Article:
Abstract 383: Characterization of Inflammatory Cytokine Effects on the Blood-Brain Barrier Using an in Vitro Human Brain Microvascular Endothelial Cell Model
Introduction: The blood-brain barrier (BBB) represents a restrictive interface between the circulation and CNS. Within the multicellular neurovascular unit (NVU), the microvascular endothelium resides at the forefront of this dynamic barrier in direct contact with blood. Following cerebrovascular injury (e.g. ischemic stroke, trauma, infection), inflammatory cytokines are released by NVU cells (neurons, astrocytes, pericytes, endothelial cells) and circulating immune cells, often leading to elevated microvessel permeability and pathology. Much has yet to be uncovered however about how cytokines specifically impact endothelial BBB phenotype at the molecular level. In the present study, we investigated how TNF Alpha and IL-6 affect adherens/tight junction assembly using a human brain microvascular endothelial cell (HBMVEC) model in vitro.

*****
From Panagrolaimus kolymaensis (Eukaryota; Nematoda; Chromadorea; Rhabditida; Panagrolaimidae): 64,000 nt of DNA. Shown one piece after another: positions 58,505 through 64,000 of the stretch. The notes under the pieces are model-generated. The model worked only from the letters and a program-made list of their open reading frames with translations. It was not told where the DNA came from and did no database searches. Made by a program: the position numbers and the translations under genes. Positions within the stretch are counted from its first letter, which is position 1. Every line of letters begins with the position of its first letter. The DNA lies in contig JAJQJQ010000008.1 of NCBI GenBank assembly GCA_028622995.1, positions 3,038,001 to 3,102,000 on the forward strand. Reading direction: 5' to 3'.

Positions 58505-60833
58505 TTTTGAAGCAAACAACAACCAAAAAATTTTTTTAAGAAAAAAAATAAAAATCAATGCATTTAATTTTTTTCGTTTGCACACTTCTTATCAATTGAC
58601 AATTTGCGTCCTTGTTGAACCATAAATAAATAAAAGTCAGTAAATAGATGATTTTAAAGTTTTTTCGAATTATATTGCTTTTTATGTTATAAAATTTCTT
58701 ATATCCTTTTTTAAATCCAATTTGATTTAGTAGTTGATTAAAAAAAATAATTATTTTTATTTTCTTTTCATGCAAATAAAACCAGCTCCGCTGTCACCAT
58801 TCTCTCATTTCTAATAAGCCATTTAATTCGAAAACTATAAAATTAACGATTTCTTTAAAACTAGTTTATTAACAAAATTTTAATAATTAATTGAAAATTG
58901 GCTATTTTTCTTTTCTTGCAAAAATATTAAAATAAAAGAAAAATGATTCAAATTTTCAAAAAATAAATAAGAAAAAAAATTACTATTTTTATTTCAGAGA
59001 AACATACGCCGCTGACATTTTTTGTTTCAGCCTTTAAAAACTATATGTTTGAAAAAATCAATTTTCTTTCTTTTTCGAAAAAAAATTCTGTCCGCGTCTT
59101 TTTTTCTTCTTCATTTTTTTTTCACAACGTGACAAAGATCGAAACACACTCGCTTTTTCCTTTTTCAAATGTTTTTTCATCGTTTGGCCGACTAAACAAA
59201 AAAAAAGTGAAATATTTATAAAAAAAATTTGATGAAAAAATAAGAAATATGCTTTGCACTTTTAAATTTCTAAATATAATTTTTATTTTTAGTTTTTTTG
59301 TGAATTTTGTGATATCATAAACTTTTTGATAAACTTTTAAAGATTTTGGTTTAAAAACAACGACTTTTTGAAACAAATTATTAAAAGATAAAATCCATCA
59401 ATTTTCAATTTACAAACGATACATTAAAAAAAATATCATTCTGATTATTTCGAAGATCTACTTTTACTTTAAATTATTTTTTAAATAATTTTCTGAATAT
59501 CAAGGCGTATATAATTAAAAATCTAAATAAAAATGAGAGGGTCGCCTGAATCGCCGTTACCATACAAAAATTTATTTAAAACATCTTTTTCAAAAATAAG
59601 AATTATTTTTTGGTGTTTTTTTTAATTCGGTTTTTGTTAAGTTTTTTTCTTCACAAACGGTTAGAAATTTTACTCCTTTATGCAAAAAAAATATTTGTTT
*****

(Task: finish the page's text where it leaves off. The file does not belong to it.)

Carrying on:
Methods: Cultured HBMVECs were exposed to either TNF Alpha or IL-6 over a range of doses (1-100 ng/ml) and times (6 and 18 hours). Cytokine levels were monitored by both standard and multiplex ELISA. Endothelial barrier phenotype was routinely monitored with respect to paracellular permeability (transwell monolayer assay) and junctional protein expression (qRT-PCR & Western blotting).
Results: (i) Both TNF Alpha and IL6 treatments increased HBMVEC permeability in a dose- and time-dependent manner. Treatments also increased cell proliferation whilst having minimal impact on cell viability (as monitored by FACS, MTS, LDH and xCelligence assays); (ii) In parallel with permeability increases, cytokine treatments dose-/time-dependently decreased mRNA and protein levels for tight junction-associated occludin, zonnula occludens-1 and claudin-5, as well as for adherens junction-associated VE-cadherin; (iii) TNF Alpha treatment was also seen to dose-/time-dependently induce IL-6 expression and release from HBMVECs.
Conclusions: Inflammatory cytokines (TNF Alpha and IL-6) reduce microvascular endothelial BBB integrity in-part through a mechanism involving reduced synthesis of junctional proteins. Cytokine-mediated post-translational modification of junctional proteins (e.g. occludin phosphorylation and ubiquitination) is also suspected in these events. Moreover, the TNF Alpha-stimulated production/release of IL-6 may reflect a putative mechanism through which the former cytokine elicits BBB compromise.
- © 2012 by American Heart Association, Inc.